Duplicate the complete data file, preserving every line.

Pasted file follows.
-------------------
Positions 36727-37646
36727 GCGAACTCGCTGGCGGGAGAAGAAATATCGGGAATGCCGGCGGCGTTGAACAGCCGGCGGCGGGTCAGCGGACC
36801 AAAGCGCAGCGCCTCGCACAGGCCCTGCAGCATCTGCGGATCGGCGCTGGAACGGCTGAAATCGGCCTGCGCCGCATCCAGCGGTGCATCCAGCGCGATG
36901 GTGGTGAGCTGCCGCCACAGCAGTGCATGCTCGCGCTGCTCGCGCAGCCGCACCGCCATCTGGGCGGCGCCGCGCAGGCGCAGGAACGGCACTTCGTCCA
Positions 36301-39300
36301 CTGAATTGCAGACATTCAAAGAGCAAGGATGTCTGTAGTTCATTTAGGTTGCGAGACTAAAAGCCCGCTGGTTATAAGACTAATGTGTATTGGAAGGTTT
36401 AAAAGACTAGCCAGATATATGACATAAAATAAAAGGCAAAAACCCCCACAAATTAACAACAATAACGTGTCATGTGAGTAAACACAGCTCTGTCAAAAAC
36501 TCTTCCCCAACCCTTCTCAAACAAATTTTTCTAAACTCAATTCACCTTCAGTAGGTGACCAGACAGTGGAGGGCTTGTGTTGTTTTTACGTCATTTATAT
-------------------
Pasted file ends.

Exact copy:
Positions 36727-37646
36727 GCGAACTCGCTGGCGGGAGAAGAAATATCGGGAATGCCGGCGGCGTTGAACAGCCGGCGGCGGGTCAGCGGACC
36801 AAAGCGCAGCGCCTCGCACAGGCCCTGCAGCATCTGCGGATCGGCGCTGGAACGGCTGAAATCGGCCTGCGCCGCATCCAGCGGTGCATCCAGCGCGATG
36901 GTGGTGAGCTGCCGCCACAGCAGTGCATGCTCGCGCTGCTCGCGCAGCCGCACCGCCATCTGGGCGGCGCCGCGCAGGCGCAGGAACGGCACTTCGTCCA
Positions 36301-39300
36301 CTGAATTGCAGACATTCAAAGAGCAAGGATGTCTGTAGTTCATTTAGGTTGCGAGACTAAAAGCCCGCTGGTTATAAGACTAATGTGTATTGGAAGGTTT
36401 AAAAGACTAGCCAGATATATGACATAAAATAAAAGGCAAAAACCCCCACAAATTAACAACAATAACGTGTCATGTGAGTAAACACAGCTCTGTCAAAAAC
36501 TCTTCCCCAACCCTTCTCAAACAAATTTTTCTAAACTCAATTCACCTTCAGTAGGTGACCAGACAGTGGAGGGCTTGTGTTGTTTTTACGTCATTTATAT